Machine learning could create the perfect game bosses

1 year ago
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Camping at the location of the orbs is a solid strategy: the player must collect the orbs to win (imagine if Pac-Man’s ghosts just lingered near the entrances to every corner of the map). It also makes the game less fun. Players no longer experience thrilling chases. Instead, the AI ​​can set up an unpredictable ambush. Trachel and Peiro say their goal is “not to create superhuman bots – that would be uninteresting and uninteresting for a novice gamer – but instead to find ways to incorporate machine learning into the AI ​​game tools that are already being used in production.”

This may seem boring for players who are hungry for better AI. However, the machine learning methods shown by Trachel and Peiro remain useful for setting difficulty even if the opponents players face in the finished game don’t use them. Julian Togeliusco-founder and director of research at Modl.ai, has spent nearly five years using AI to test games. Modl.ai uses bots to find graphical glitches, flaws in world geometry, and sniff out situations that make it impossible to win.

“You can tell us which failure state you are interested in. And then, basically, everything will work. You submit an assignment and it gets done depending on how much you want to learn,” says Togelius. “And, of course, we can group them for you and provide a report, pointing out where you seem to be having problems, and so on.”

Modl.ai testing bots use machine learning to adapt to each game being tested, although its current implementation limits these adaptations to each specific game. Togelius says the company is developing a prototype deep learning system that will teach bot behavior across multiple games. Once used, Modl.ai bots will learn to mimic the behavior of real players, which should be more effective at identifying issues that players might discover.

Game engines need a revolution for true machine learning

When it comes to challenges, machine learning can be both a problem and a solution. But creating a challenge that’s fair and fun isn’t the only hurdle that developers face when they want to use machine learning in games. The problems run deeper, so deep that they could force us to rethink how games are made.

Performance is one of the barriers. Machine learning requires a lot of training data for worthwhile results, and that data can only be obtained by playing the game thousands or tens of thousands of times (although bots can lighten the load, a tactic Thrashel and Peiro used when creating their demo). And once the training data is collected, the resulting model can become cumbersome to run in real time.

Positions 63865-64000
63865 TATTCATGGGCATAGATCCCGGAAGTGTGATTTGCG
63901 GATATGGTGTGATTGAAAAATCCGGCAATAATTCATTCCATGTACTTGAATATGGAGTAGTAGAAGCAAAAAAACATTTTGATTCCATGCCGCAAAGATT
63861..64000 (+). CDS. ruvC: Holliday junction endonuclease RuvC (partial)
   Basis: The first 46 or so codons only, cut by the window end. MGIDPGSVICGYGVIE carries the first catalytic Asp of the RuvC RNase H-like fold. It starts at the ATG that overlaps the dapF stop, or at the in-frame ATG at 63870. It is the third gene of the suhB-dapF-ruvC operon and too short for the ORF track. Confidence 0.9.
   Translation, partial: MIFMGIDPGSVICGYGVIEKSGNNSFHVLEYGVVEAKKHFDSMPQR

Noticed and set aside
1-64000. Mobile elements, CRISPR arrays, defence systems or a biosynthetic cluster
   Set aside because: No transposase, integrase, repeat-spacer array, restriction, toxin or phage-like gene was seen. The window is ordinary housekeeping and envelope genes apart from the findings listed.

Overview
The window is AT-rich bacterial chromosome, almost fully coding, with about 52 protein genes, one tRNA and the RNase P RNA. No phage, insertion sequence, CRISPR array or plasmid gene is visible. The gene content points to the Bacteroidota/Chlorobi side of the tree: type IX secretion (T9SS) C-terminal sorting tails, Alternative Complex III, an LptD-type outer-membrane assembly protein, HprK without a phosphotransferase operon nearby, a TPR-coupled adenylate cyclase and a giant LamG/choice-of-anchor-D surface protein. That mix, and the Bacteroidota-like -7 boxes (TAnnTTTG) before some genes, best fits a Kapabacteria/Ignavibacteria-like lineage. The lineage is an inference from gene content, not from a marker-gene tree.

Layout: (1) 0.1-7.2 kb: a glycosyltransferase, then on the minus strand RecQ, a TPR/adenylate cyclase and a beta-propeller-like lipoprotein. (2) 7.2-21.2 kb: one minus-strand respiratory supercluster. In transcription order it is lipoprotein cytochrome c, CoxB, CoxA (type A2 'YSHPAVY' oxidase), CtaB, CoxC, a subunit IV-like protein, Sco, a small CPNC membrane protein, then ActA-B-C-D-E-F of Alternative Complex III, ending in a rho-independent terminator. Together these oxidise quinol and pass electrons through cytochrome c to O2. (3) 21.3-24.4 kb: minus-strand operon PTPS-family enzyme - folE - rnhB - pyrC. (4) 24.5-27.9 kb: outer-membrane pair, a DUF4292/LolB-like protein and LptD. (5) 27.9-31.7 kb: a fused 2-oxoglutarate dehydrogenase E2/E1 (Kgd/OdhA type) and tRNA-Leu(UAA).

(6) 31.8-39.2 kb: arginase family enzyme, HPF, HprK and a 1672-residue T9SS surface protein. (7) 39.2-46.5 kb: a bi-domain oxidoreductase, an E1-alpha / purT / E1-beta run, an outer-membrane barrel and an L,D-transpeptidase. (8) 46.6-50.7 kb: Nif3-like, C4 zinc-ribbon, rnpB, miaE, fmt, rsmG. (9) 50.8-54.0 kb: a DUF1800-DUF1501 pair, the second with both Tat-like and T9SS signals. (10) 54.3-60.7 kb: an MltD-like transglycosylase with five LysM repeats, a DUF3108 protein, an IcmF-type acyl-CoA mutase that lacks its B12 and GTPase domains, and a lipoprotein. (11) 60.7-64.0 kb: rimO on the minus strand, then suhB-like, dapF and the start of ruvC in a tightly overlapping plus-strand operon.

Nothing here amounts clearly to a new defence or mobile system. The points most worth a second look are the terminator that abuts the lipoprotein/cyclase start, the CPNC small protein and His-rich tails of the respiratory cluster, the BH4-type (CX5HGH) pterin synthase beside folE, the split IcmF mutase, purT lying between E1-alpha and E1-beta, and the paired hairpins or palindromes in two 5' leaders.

“Yes, performance is clearly an issue, especially with large machine learning models that process frames for every tick of the game clock,” Trachel and Peiro said in an email. “In our case, to avoid performance issues, we used a small neural network that only made inferences at certain points in the game.” Scaling up to the massive open world that today’s gamers expect is another matter entirely.

Togelius says the way modern game engines work exacerbates the problem. Machine learning, he says, “is necessarily going to be slow because game engines aren’t built for it. One of the many reasons we don’t see more interesting modern AI in games is because Unreal, Unity and all of them are basically terrible – anti-AI in many ways.”

Animation is a separate issue. Most modern game engines require animation to be strictly defined frame by frame. This works well when the animators know exactly how the game characters will behave, but machine learning-driven AI can behave in ways that the animators didn’t expect. Designers can work around this with a physics-based approach to animationbut this places an even greater strain on the performance of the game console or computer hardware, and comes with its own development challenges.

In short, the developers are faced with a monster created by them. Game engines are built to use behavior trees and prescribed actions to create AI-driven NPC worlds that work well even on meager hardware. But as machine learning gains momentum, these classic solutions will need to be revisited.

“If you talk to a machine learning researcher who doesn’t understand game design, he’ll say, ‘Why don’t you use new things and get NPCs that are more realistic and adapt to how you play?’ and so on,” says Togelius. “But you can’t just plug it into an existing game. You have to rethink what a game is.”

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